Few studios are as synonymous with the term “classic” as Walt Disney Animation Studios. So much so, that “Disney classics” are something of a genre onto themselves. The designation suggests that a film, its characters, and its iconography will be remembered and revered for generations to come. But what makes a “Disney classic”? It’s something we seem to ask ourselves with each new feature released by the studio. Disney’s latest adventure, Raya and the Last Dragon, may have the answer.
Directed by Don Hall and Carlos López Estrada, Raya takes place in Kumandra, a fantasy world inspired by Southeast Asian cultures and geography. When an evil plague known as the Druun drives Kumandra to desolation, a lone warrior named Raya (Kelly Marie Tran) embarks on a quest to find the fabled “last dragon” (Awkwafina) and stop the evil before it’s too late. The setup is as by-the-numbers as it gets, but what separates—and elevates—Raya from the crowd are the compelling interpersonal relations between its characters and their world.
Kumandra is a character in and of itself. The world is comprised of five lands (Heart, Fang, Talon, Tail, and Spine), each with distinct personalities and atmosphere. The seedy nightlife of Talon, differs vastly from the peaceful paradise of Heart. As Raya traverses these eclectic regions, you never know what to expect or who you’ll meet. It makes for a consistently engaging journey. It helps that visually, Kumandra is amongst the most gorgeously-realized worlds seen in animation. It achieves believability, without relying on photorealism. Kumandra’s colors vibrantly pop off the screen in a way that only animated settings can, but the environmental detail convinces you that this world can, and does, exist.
The geographical layout of Kumandra also lends itself to the film’s action sequences, which are abundant and appropriately rousing. The fast-paced combat is elegantly choreographed, with weight given to every punch and swing of the blade. It’s fun, thrilling, and unlike anything we’ve seen from Disney before. Of course, these action sequences need emotional relevance, otherwise they wouldn’t resonate. Fortunately, Raya and the Last Dragon is driven entirely by emotion. The characters each have personal, concrete motivations that drives their place in the story. When Raya makes a decision, you fully understand why. As much as time is devoted to the thrills and spectacle, Raya and the Last Dragon is most concerned with establishing who its characters are and why their journey matters. The Druun plague is not an obscured force that only devastates through implication. We see its tragedy firsthand. It’s a classic (and much appreciated) case of “show-don’t-tell”. And in taking this approach, Raya ensured that I as an audience member, cared. Cared about the characters, cared about their struggles, cared about the film. That, by my estimation, is the most important thing that a movie can do.
That said, the characters are the heart and soul of Raya and the Last Dragon. Raya has an edge that makes her an intriguing protagonist to follow. She’s as cynical and cutthroat, as she is sympathetic and headstrong. Yet for all the jadedness that the role demands, Kelly Marie Tran’s performance ensures that Raya’s humanity is never lost. Awkwafina as Sisu is the spiritual successor to Cliff Edwards as Jiminy Cricket and Robin Williams as the Genie. She boasts the film’s funniest lines, but also the most poignant. There’s a wit and intelligence to the character, while also leaving room for personal growth of her own. The supporting cast, such as the con-baby Noi (Thalia Tran) and formidable giant Tong (Benedict Wong), are all largely endearing. One notable standout is Raya’s villainous rival, Namaari (Gemma Chan), whose connection to the story surpasses even Disney’s best antagonists of the past. All the same, Chan’s venomous delivery sucked me in whenever the character was onscreen.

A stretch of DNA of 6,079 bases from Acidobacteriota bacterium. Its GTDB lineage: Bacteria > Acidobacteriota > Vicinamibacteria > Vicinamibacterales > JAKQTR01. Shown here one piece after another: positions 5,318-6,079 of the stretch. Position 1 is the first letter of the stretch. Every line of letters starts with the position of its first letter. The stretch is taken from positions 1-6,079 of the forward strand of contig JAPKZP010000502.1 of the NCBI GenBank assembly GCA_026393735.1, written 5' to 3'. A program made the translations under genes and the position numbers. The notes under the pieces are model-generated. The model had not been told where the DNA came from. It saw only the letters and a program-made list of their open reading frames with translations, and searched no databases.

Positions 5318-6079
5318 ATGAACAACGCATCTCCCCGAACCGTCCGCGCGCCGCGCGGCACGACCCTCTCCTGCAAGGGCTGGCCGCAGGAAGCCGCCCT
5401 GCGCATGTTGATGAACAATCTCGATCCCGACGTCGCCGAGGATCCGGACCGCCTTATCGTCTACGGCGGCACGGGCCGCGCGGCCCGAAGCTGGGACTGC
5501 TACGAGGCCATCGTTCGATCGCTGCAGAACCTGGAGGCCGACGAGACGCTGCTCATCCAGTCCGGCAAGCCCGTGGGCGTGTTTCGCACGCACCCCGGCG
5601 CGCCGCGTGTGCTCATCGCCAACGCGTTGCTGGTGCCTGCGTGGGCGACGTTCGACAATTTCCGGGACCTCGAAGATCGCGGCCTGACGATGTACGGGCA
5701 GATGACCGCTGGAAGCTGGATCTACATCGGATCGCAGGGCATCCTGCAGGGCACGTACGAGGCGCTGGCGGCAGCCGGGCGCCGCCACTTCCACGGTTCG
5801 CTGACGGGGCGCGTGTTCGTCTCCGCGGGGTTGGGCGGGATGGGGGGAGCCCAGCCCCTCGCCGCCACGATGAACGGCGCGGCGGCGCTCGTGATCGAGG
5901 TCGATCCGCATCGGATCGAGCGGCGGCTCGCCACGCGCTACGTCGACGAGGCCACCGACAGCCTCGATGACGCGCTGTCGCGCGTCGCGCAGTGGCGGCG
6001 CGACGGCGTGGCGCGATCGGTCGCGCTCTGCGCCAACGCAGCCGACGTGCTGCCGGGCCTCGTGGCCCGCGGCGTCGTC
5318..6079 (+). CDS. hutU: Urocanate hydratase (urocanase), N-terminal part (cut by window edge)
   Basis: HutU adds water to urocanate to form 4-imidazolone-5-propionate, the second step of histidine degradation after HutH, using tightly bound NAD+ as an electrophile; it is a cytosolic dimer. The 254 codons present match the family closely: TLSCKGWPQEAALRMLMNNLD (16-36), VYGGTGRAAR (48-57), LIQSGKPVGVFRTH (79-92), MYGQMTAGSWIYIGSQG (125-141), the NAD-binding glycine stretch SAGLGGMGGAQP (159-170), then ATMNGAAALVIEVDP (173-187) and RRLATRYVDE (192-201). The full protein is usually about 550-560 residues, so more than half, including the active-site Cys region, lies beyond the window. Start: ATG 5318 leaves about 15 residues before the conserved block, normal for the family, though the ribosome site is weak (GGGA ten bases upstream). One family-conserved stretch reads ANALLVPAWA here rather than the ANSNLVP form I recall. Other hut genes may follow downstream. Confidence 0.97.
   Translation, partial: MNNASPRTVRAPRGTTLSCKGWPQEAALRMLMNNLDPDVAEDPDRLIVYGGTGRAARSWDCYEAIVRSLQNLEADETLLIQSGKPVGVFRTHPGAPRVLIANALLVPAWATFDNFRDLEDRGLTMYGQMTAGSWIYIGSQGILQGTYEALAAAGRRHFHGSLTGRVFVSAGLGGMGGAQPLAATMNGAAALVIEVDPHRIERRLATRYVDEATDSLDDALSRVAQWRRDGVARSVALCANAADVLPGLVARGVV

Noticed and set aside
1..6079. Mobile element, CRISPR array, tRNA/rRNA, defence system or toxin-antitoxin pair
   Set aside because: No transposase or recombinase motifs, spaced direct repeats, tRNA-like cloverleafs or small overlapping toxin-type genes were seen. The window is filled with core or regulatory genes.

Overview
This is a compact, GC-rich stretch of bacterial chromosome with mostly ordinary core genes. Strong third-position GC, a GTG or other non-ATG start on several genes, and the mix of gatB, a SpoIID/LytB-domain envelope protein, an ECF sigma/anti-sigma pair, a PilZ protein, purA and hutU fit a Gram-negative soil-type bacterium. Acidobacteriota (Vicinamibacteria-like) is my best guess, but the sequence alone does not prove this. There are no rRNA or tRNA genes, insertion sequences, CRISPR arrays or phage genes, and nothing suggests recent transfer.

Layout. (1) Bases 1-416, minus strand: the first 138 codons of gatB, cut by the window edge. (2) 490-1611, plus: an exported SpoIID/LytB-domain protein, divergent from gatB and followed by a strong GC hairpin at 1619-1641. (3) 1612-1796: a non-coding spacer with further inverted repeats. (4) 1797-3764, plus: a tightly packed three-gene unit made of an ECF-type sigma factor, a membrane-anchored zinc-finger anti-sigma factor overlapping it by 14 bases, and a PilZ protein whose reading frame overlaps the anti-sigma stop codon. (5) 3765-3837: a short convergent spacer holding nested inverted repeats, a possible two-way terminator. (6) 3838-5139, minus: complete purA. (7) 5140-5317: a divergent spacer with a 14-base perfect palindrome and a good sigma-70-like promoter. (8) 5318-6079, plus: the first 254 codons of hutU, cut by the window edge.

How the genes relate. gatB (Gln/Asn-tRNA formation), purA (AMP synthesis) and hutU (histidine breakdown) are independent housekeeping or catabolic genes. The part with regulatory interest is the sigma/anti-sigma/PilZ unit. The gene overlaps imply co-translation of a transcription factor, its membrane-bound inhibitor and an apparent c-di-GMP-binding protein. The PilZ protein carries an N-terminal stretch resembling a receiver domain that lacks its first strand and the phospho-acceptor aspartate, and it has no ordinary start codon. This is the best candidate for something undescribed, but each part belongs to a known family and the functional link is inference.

There’s something to be said about the film’s music. This is not a musical, there are no singing-and-dancing dragons or anything of the like (though I would have personally loved that). Regardless, there’s a powerful score by James Newton Howard that elevates every scene. At times understated, at times bombastic, but all-around effective. This is Howard’s first Disney animated feature since Treasure Planet back in 2002 and I must say, it’s great to have him back.
At the center of Raya and the Last Dragon is the theme of trust; the trust we have in ourselves and the world around us. And, how a lack of trust will ultimately destroy us. This overarching message is perhaps Raya’s weakest link, for no other reason than its predictability. You can guess the outcome from the first frame of the movie. While the film’s emotional beats still manage to soar in spite of this, such a familiar lesson can suck out some of the mystique. None of this is to take away from the relevance and importance of Raya’s message. And at times, the film takes a more nuanced approach that adds layers to the subject matter. At the end of the day, the execution is where it counts, and the execution is where Raya ultimately succeeds.
Raya and the Last Dragon has all the hallmarks of a Disney “classic”. It’s entertaining, stunningly beautiful, and most importantly sincere. Nothing about this movie feels cold or calculated, like a checkbox was signed off during its making. It has a story to tell, an engaging world to present, and wonderful characters for us to follow. It’s an example of Walt Disney Animation Studios at their best.
Raya and the Last Dragon is now playing in theaters, and is available to order on Disney+ with Premier Access.